For the tens of millions in China who practiced Falun Gong as of 1999, living the life of Falun has come to mean something dramatically different in recent years, though the practice itself remains unchanged.
Since July of 1999, adherents of the Falun Gong have been the victims of a litany of human rights violations and deprivations at the hands of China’s communist authorities, who officially outlaw the practice. Yet all indicators, including sources in China, tell that millions continue to practice despite the Party-state’s edict.
Falun Gong practitioners unfurl banners in Tiananmen Square in peaceful protest as a police officer approaches.
Life as Falun Gong has thus taken on very different features in China.
First, the practice of Falun Gong proper -- its exercises, meditation, and study of teachings -- has been driven underground by the repressive state apparatus. That is, any public expression of Falun Gong, such as performing its exercises in a park, is certain to bring arrest and quite possibly dire consequences. Gatherings in private are outlawed as well, however, as is any online discussion.
This has effectively meant that networks of relations have shrunk and taken on new configurations; community has been reconfigured on a more local, and perhaps personal, scale. Little study has been done on what exactly this means for the Falun Gong identity.
One ironic, if unlikely, change is that China’s Falun Gong contingent has had to become more international even as it becomes less public; the central community of adherents is now a virtual one, i.e., one online, in the form of a website (Minghui.org) that is hosted in West. But even the viability of this community is not ensured without great effort; just to access Falun Gong websites requires sophisticated technology, owing to the Communist Party’s internet censorship.
The second major development is a remarkable campaign to remedy the oppression and its many ill effects. A grassroots effort of enormous -- and still expanding -- proportions has arisen in response to the unfair, and often brutal, treatment visited upon the group.
Ordinary citizens have risen up to do extraordinary things in this capacity, often putting themselves at tremendous risk for the sake of principle.
One feature of this effort involves trying to undo the effects of repeated waves of pervasive, acerbic, government produced propaganda. The Falun Gong have labored to get reliable and fair information about their practice into the hands of fellow citizens. This has assumed a variety of forms, such as doing mailings; clandestinely posting informational flyers; sending emails; making phone calls; handing out leaflets in crowded markets; frequenting online chatrooms, and so on.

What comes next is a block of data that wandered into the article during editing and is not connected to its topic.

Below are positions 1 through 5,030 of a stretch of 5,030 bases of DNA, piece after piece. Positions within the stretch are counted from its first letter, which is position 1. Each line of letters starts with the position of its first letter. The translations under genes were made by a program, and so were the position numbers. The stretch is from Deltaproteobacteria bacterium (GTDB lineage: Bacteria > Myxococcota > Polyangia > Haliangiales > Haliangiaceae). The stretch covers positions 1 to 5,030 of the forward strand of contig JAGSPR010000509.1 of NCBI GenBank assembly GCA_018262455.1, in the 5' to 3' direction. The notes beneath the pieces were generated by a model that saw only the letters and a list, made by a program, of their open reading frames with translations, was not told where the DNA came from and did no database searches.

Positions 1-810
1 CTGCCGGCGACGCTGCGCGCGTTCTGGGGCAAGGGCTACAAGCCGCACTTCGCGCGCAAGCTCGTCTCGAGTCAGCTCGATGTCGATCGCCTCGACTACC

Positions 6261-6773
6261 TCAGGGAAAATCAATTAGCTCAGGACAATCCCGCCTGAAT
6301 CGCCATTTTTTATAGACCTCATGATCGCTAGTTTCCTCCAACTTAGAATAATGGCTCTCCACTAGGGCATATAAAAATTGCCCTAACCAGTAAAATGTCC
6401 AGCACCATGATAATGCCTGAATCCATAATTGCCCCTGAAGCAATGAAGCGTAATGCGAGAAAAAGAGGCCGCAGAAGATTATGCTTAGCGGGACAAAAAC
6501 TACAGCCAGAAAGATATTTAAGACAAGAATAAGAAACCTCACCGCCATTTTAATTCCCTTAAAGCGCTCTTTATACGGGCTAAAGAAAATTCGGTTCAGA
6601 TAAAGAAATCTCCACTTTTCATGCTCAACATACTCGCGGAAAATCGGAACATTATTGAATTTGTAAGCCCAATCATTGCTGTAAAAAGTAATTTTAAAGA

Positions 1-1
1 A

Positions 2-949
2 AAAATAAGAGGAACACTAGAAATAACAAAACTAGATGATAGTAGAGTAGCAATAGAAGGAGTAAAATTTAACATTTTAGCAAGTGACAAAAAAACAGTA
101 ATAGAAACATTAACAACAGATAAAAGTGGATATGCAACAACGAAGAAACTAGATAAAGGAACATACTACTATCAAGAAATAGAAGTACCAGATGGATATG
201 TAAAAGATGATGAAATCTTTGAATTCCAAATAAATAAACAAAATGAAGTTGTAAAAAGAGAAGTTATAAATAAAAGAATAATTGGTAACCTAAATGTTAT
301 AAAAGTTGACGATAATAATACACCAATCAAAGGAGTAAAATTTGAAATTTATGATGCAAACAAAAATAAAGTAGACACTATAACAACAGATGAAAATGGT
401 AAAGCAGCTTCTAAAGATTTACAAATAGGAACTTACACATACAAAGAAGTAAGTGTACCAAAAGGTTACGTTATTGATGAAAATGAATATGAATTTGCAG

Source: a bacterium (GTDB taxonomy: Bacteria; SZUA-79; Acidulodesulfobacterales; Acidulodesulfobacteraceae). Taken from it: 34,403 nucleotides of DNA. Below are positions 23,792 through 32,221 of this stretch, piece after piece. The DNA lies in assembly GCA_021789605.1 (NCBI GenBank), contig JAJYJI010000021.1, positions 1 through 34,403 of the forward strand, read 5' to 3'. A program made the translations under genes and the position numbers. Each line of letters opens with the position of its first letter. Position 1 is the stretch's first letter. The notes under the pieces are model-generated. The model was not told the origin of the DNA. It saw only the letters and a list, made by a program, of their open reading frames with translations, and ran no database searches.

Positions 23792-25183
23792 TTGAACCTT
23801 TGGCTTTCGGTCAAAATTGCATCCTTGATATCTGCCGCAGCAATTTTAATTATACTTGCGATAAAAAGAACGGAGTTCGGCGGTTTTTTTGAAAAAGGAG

A second feature is to try to expose more broadly human rights violations being perpetrated by China’s communist regime. This assumes many of the same forms as above (and often, indeed, the two efforts overlap) as well as gathering and disseminating information overseas. Posting the details of police abuse on international websites and getting it into the hands of human rights groups can act as a powerful deterrent locally. Postings can also appear on lampposts, billboards, and most any other amenable surface locally in China. Another effective approach has been to place phone calls to labor camps and prisons, where abuses are most severe, and directly confront those accountable.
(For a detailed account of Falun Gong’s efforts in China, see “Righteous Resistance”)
While the oppression, or genocide as some have labeled it, is taking place in China, it has nevertheless impacted the lives of Falun Gong adherents around the world since 1999 as well.
One reason is that Chinese authorities have exported their campaign, as it were, to foreign soil. A number of Chinese agents are known to have taken action to intimidate, deter, and coerce followers of Falun Gong (as well as their supporters) in the West. So severe have been the tactics as to prompt a U.S. congressional resolution specific to the matter. (resolution)
Adherents have found the tires of their cars slashed; their homes vandalized and ransacked; received death threats and harassing calls; had their computers hacked into; and even, in several cases, been physically assaulted.
The combination of these direct offenses, along with concern for the wellbeing of practitioners in China, has led the Falun Gong in the West and elsewhere in Asia to adopt a wide variety of means of response.
The approach is referred to collectively in Falun Gong parlance as “clarifying the truth” (i.e., about what’s happening), or “jiangqing zhenxiang” in Chinese.
Among the most notable of these is perhaps the creative array of public activities. In New York City, for example, a year long awareness drive saw hundreds of volunteers doing torture re-enactments on the sidewalks of crowded streets, handing out newspapers and various flyers, staging marches, gathering signatures, holding vigils, and outreach in the schools, among other events.
Of note is that all such initiatives have been fully self-funded, and are typically initiated by none other than the participating individuals themselves, making for a truly “grassroots” movement.